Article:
5 Writing Apps to Try

  1. Google Drive (Google Docs) – Web, Phone App – Free

First and foremost, my favorite writing tool to date. I have talked about Google Drive and Google Docs a number of times on the blog, but I cannot stress enough how easy Google makes it to not lose anything you’ve written.

Their auto save feature quick-saves every time you pause typing for a second. It counts every time you open the document as a new revision on that document, and you can view previous versions, revert changes made, and see version history in one click.

More than that, if you are used to using Microsoft Word, Google’s word processing functions similarly (and with better fonts, if you’re asking me).

And maybe best is that you can access and edit all of your documents (for free, by the way), anywhere you happen to be.

  1. Scrivener (with Dropbox backups) – Desktop App, iPhone App (Android coming soon) – $49

Get onto any search engine and start looking for the tool that writers recommend more than any other tool. Made specifically for story writers, Scrivener is that tool, and it is built with the every-writer in mind.

Need to plot out a novel? Cool. Scrivener’s interface allows you to create notecards, traditional outlines, character sheets, and more, which you can then drag and drop into place at any time. Maybe you’ve got your plot and are ready to write? Awesome. Scrivener’s text editor might be a little basic, but it gets the job done. Ready to edit? Use the highlighter to call attention to passages, or use the notes section to take notes as you go.

Assign your own background to inspire you in fullscreen mode, or get rid of everything distracting. It’s no problem. With Scrivener, you can configure every little aspect to show it the way you want it to be shown.

There is a free trial you can download, if you are interested in trying this software for 30 days of use.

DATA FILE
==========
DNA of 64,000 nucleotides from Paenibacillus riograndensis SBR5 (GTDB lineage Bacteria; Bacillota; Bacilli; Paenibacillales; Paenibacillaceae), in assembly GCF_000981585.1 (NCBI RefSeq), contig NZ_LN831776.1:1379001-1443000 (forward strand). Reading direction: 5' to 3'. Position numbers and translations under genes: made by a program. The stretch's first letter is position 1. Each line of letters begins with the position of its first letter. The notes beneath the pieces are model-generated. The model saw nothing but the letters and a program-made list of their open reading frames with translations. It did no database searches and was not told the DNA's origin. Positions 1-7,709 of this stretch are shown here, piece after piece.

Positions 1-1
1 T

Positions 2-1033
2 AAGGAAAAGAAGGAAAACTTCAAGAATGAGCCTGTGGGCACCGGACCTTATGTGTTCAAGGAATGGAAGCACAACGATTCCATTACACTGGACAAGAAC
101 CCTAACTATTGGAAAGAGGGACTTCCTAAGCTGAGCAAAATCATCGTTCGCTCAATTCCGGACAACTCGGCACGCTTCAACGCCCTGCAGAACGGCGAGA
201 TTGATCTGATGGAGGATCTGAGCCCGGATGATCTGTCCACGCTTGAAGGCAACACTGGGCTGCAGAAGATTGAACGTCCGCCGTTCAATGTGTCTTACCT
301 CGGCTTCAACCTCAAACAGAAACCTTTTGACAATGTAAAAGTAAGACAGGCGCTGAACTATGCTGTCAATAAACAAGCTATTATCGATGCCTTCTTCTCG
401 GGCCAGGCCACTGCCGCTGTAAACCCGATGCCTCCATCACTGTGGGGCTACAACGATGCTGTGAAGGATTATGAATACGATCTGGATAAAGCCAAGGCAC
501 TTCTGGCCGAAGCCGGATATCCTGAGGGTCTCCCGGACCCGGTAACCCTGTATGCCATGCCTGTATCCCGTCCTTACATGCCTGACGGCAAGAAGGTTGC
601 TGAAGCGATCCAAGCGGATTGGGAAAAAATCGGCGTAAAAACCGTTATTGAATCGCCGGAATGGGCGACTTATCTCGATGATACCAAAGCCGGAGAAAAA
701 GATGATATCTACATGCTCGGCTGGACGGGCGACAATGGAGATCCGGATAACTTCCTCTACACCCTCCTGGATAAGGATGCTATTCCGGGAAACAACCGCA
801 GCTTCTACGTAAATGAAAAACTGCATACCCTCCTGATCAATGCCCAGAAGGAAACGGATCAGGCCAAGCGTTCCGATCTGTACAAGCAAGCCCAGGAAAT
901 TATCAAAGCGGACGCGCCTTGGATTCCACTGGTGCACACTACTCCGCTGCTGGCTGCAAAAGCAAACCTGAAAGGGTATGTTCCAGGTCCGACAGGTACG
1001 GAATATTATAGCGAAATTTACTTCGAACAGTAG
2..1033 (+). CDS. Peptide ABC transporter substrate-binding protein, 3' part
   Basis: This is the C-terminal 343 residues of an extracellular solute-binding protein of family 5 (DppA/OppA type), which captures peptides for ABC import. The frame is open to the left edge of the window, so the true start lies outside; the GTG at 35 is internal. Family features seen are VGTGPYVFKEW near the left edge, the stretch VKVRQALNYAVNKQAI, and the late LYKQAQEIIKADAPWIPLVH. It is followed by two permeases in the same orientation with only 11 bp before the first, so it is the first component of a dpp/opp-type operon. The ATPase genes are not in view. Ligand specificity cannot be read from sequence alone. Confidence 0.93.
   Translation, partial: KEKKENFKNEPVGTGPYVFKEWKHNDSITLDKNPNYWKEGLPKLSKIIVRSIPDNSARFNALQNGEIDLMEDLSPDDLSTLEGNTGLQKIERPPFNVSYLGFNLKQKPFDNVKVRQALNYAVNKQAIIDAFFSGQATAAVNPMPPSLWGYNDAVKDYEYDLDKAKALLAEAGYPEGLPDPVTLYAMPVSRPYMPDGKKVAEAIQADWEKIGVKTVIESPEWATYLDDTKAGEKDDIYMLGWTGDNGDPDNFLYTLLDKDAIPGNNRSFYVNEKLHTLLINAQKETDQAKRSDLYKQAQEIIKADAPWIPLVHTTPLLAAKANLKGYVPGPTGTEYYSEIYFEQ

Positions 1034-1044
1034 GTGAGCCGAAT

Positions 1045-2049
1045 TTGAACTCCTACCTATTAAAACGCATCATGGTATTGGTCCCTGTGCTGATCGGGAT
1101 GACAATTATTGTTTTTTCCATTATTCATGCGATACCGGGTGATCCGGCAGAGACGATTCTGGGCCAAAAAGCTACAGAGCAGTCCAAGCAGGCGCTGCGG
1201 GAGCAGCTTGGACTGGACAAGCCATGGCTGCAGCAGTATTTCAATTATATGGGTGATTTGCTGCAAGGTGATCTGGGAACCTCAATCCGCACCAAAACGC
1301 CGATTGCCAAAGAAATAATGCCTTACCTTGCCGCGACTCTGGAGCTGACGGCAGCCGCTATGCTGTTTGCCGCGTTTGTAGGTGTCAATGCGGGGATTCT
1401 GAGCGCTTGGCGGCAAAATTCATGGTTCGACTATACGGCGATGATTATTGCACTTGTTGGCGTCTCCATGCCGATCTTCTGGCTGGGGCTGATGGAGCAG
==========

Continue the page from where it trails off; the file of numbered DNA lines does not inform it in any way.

1. Liquid Story Binder (with Dropbox backups) – $45.95

Want a Scrivener-like experience, but don’t want to pay for Scrivener to feed your writing habit? You should try Liquid Story Binder. I used it for a while because I found myself in a weird in-between space where Scrivener was being glorified to the heavens but 30 days was not enough time for me to figure the steep learning curve of Scrivener out, and I couldn’t really afford to buy it.

There is a 30 day trial which is completely free, with no restrictions or limitations on its use.

  1. Microsoft Office (Microsoft Word with One Drive backups) Web, Desktop App, Phone App – $100/year

The tried and true method of many authors is still Microsoft Word. This app is the powerhouse for editors because they will often use the “track changes” feature to give edits and suggestions on your work without interfering with the actual work itself.

Designed to help process any type of words you might need to write, Microsoft Word is not made with writers specifically in mind, but it is often the go-to program that people are most familiar with. Ease of use is a huge sell, especially when the program comes with your computer. Otherwise, the pricetag is a little steep–

  1. Open Office – Free

Like Microsoft Word, Open Office is a word processor that is made for every type of writing someone would need. Slightly less flashy than Word, the appeal of using Open Office can’t be denied. It is a free, open-source software that can be used on as many computers as you’d like, for any purpose, and on any operating system you’d like to use, including Linux and Solaris.

It comes with the same types of programs as the Microsoft Office Suite, all of which I have used and can say function similarly to the Microsoft counterparts, making them extremely intuitive and easy to just pick up and use.


What writing Apps have you used and recommend? Let me know in the comments below!

 Want more from this series? Check out the links:

5 Books About Writers

5 Podcasts For Writers

5 Movies About Writers

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